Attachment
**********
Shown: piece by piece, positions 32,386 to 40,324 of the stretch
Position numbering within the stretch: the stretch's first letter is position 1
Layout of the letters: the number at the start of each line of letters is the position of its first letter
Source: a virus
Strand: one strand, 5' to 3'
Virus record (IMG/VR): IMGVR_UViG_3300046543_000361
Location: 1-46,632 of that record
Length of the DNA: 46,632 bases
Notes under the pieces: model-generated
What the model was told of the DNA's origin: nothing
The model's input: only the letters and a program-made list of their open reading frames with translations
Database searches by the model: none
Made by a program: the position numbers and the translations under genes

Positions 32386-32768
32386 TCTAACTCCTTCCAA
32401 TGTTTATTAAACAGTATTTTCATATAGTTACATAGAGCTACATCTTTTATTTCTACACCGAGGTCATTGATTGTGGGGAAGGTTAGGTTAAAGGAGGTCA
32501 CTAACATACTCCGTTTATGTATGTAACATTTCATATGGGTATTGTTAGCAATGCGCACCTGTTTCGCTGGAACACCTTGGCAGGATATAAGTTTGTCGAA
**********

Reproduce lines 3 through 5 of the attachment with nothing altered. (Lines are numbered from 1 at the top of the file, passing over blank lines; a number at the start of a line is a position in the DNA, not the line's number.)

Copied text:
Layout of the letters: the number at the start of each line of letters is the position of its first letter
Source: a virus
Strand: one strand, 5' to 3'